When a state gains or loses a congressional seat, district boundaries are redrawn by the governor and the state legislature. Boundaries can be established in a way that will help - or hurt - the ability of the incumbent to keep that seat in the 2012 election. That redistricting process has created some bizarrely shaped district maps over the years, an outcome known as gerrymandering.

Redistricting will be particularly important, Scheppach said, "for states that are gaining a seat or two or losing a seat or two," citing Texas, Florida, Ohio and Pennsylvania.

A governor serves as the head of his or her political party within the state, an important role during a presidential campaign. In 2012, the Democratic Republican presidential candidates will look to governors for fundraising, volunteers and field coordination as they mount their campaigns.

Holding the governor's house in 2012 "may mean that party gets 1 or 2 percent more vote in the presidential than when the governor does not control the party," according to Scheppach.

In the meantime, governors - those newly elected and those already serving - will be making their voices heard in Congress, weighing in aggressively on a range of legislative issues.

"Governors, because they run all of those domestic programs, really feel that they know a lot about how to run them and how the Congress ought to write new laws with respect to the programs so that they can be run more efficiently," Scheppach said, adding that "if you look at U.S. federal legislation, you will find that most of it actually started out in a state. So if you look at major breakthroughs and changes, be it clean air, be it welfare, be it cap-and-trade, you'll find that it started in states and then has moved to sort of groups of states."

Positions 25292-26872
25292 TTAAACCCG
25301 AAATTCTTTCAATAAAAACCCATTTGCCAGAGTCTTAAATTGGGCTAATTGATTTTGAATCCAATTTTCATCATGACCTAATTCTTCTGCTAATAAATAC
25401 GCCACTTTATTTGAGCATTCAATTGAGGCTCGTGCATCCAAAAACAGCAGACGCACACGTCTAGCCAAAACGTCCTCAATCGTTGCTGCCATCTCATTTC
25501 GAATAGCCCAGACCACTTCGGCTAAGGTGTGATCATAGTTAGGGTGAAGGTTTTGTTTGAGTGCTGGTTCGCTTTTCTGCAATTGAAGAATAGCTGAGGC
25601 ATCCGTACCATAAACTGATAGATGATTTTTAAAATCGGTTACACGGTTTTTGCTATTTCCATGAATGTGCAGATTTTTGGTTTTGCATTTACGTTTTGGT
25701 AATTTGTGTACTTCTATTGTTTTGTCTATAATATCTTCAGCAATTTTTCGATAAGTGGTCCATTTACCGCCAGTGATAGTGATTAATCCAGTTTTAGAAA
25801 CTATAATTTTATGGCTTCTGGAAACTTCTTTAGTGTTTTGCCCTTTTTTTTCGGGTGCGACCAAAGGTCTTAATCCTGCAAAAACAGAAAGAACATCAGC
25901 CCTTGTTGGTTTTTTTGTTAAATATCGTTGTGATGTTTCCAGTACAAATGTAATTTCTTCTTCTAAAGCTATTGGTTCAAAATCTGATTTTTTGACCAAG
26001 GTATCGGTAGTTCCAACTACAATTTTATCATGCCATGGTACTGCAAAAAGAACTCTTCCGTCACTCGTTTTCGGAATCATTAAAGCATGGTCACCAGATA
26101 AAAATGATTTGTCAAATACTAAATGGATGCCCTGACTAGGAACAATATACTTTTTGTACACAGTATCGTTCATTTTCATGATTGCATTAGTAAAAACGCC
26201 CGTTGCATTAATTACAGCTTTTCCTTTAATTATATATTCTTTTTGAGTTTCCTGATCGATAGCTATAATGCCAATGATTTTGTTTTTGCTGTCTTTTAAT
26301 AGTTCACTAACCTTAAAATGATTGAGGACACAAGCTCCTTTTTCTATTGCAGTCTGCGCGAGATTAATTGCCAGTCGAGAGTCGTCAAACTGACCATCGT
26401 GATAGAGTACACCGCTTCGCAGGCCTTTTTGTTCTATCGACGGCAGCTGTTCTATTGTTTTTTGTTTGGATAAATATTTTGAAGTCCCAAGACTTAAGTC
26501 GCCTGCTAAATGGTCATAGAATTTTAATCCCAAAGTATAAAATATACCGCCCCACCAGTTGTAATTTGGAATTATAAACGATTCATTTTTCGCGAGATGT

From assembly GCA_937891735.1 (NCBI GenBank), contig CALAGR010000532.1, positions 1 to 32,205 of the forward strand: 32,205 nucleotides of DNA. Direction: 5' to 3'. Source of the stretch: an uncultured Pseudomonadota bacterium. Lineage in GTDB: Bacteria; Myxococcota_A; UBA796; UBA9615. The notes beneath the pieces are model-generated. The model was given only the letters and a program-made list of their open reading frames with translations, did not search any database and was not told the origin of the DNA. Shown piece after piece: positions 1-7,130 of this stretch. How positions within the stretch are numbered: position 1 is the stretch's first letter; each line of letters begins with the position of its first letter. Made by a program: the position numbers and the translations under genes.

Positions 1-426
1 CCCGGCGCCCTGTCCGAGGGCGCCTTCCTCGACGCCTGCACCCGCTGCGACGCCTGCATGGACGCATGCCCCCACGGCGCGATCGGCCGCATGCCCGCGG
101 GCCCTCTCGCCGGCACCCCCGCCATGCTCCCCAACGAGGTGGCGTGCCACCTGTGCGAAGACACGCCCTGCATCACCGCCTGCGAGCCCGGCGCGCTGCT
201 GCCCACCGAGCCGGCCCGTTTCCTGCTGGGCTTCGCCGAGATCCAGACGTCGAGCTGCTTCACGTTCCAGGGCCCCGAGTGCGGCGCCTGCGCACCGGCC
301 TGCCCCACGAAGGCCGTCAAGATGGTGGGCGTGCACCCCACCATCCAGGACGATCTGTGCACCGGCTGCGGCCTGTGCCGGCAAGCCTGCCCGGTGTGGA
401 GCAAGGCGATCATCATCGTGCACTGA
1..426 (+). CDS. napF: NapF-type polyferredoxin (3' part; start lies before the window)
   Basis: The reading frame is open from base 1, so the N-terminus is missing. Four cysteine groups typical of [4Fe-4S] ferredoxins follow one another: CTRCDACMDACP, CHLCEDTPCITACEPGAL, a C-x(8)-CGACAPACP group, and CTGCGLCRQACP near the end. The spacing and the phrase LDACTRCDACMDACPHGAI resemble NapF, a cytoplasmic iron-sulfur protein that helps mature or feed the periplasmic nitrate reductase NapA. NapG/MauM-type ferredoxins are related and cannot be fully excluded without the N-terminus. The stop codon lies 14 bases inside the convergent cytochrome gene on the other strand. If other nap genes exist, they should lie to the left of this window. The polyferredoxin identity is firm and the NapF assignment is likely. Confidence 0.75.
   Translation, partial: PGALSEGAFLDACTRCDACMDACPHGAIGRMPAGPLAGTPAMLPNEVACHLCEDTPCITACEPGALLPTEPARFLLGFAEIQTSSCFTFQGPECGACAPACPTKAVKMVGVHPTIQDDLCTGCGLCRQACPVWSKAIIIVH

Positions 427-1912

Scheppach underscored the importance of governorships as training grounds for national leadership.

"For example, we have 10 or 12 former governors that are in the U.S. Senate at this time," he said, listing Lamar Alexander, Thomas Carper, George Voinovich and Mark Warner as examples. "So if you've had a governor who's pretty popular, they have a good shot politically of becoming a senator."

Then again, former governors might find their next job in the Cabinet.

In the Obama administration, former Kansas Governor Kathleen Sebelius heads the Department of Health and Human Services, Iowa's Tom Vilsack the Department of Agriculture, Washington's Gary Locke the Commerce Department and Arizona's Janet Napolitano the Department of Homeland Security.

"You had four [in] the previous [George W. Bush] administration," Scheppach said. "In fact, you'll find that [in] the largest federal agency, which is Health and Human Services, the last three secretaries were former governors."

But the most important political job to which a former governor can aspire is the U.S. presidency, and governors have been judged qualified applicants by U.S. voters in the past few decades.

Of the six most recent U.S. presidents, four - George W. Bush, Bill Clinton, Ronald Reagan and Jimmy Carter - had served as their state's chief executive.

"So, again, that executive experience of running a state prepares you really for Cabinets, for Senate, and particularly for the presidency," Scheppach said.

(This is a product of the Bureau of International Information Programs, U.S. Department of State. Web site: